Trump support steadfast among Pa. Republicans amid muted response

Matt Enright
York Dispatch

Support for Donald Trump among Pennsylvania Republicans appeared steadfast in the face of 34 felony counts handed down Tuesday, even as most public officials were slow to weigh in.

Trump, who is running for the GOP's 2024 presidential nomination, entered a not guilty plea on charges related to alleged hush-money payments made in 2016.

"All is being done for purely political reasons, but what else would you expect from a city so rife with corruption and cronyism?" York County GOP Chairman John O'Neill said via text message as the former president appeared in a Manhattan courtroom.

Former President Donald Trump appears in court for his arraignment, Tuesday, April 4, 2023, in New York.  Trump surrendered to authorities ahead of his arraignment on criminal charges stemming from a hush money payment to a porn actor during his 2016 campaign. (Timothy A. Clary/Pool Photo via AP)

No major pollsters have taken the temperature of Pennsylvania's GOP voters since news of Trump's grand jury indictment broke last week. The latest one from Public Policy Polling, which polled 616 Republican-leaning voters March 9-10, found Trump leading the as-yet-undeclared Florida Gov. Ron DeSantis by 8 percentage points in a head-to-head matchup. That lead grew to 18 points when the field expanded to include other would-be challengers.

"At the moment, this is energizing Trump's base," political analyst G. Terry Madonna said Tuesday.

Several recent national polls have shown Trump with a significant lead on DeSantis, including a Reuters survey that showed Trump receiving 48% support versus DeSantis' 19% among GOP voters.

MORE:Trump's expected surrender creates New York spectacle: Watch live

MORE:Coroner IDs boy killed by a gunshot Saturday in Red Lion

MORE:Dante Mullinix's aunt launches second billboard critical of justice system

Madonna cautioned, however, that it was still early. He also noted that DeSantis was popular among Pennsylvania conservatives last weekend at the Pennsylvania Leadership Conference.

"He got a standing ovation, according to the reports that I read," Madonna said.

The indictment against former President Donald Trump is photographed Tuesday, April 4, 2023. Prosecutors say Trump conspired to "undermine the integrity of the 2016 election" through a series of hush money payments designed to stifle claims that could be harmful to his candidacy. That's according to the 34-count felony indictment. (AP Photo/Jon Elswick)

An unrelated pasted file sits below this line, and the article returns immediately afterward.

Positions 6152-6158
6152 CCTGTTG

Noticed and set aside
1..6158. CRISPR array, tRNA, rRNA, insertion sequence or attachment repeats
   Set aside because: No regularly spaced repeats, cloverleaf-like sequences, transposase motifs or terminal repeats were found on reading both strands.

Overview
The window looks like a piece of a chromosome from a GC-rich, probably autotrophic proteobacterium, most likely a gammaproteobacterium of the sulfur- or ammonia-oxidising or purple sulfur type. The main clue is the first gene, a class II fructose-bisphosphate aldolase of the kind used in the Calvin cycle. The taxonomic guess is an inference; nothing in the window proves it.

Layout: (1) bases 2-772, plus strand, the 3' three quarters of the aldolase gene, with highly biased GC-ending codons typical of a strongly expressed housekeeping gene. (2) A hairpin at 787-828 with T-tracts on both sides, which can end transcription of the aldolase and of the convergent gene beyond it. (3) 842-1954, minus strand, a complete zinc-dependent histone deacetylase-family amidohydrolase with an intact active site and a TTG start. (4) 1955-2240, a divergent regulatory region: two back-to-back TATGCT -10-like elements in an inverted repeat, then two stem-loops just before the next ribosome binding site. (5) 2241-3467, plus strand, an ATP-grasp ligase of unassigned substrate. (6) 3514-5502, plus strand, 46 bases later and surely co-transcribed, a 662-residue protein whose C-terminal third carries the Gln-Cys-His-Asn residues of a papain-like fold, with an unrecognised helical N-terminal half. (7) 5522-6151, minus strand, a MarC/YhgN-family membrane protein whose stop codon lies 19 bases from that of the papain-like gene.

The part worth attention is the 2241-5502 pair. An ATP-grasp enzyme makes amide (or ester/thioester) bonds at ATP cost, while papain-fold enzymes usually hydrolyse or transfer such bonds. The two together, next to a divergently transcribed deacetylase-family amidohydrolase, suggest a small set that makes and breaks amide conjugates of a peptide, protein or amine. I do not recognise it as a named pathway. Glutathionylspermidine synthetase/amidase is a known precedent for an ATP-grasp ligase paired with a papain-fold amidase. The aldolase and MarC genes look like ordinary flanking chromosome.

Despite Trump's previous calls for supporters to protest the indictment, no such public demonstrations appeared to be in the offing across central Pennsylvania. Some Trump loyalists took to Twitter and Truth Social, among other platforms, to decry the criminal charges — but there were no indications of in-person protests being organized.

Most elected officials also kept mum on the issue — at least as of 4:15 p.m. Tuesday.

U.S. Rep. Scott Perry, R-Carroll Township, last weighed in on the issue March 31 via Twitter: "Political prosecution of rivals was once reserved for bloodthirsty Soviet dictators and tyrannical banana republics — now it’s fully embraced and celebrated by the radical Left here. Disgraceful."

Democratic Party of York Chairman Chad Baker said Tuesday that at least 12 individuals believed the former president's conduct merited an indictment.

"That is not politically motivated," he said. "It is the justice system at work."

Trump has been steadily raising money off his pending charges; campaign spokesman Jason Miller claimed in an email that the campaign had fundraised $7 million as of Monday afternoon, according to NPR.

"Right at the moment, there isn't any doubt that this is galvanizing Trump's base," Madonna said.

>> Please consider subscribing to support local journalism. 

New York state officials reportedly did not require Trump to stand for a mug shot as he was processed before the arraignment. Nonetheless, according to Axios, Trump's campaign advertised a T-shirt in an email to followers using a fake mug shot of the former president with the phrase: "NOT GUILTY."

MORE:Man pleads guilty to series of rapes over the span of a few months

MORE:York County to hold hazardous waste collection day

MORE:Supporters hope Pa.’s new legislature will embrace open primaries, but one big hurdle remains

In York County, Baker stressed that everyone is entitled to a fair judicial process.

"Thus," he said, "the former President will have the opportunity to prove his stated innocence in front of the court. Regardless of the outcome of this process, this is a historic day in American history and one more dark stain on an already tarnished presidency."

— Reach Matt Enright via email at menright@yorkdispatch.com or via Twitter at @Matthew_Enright.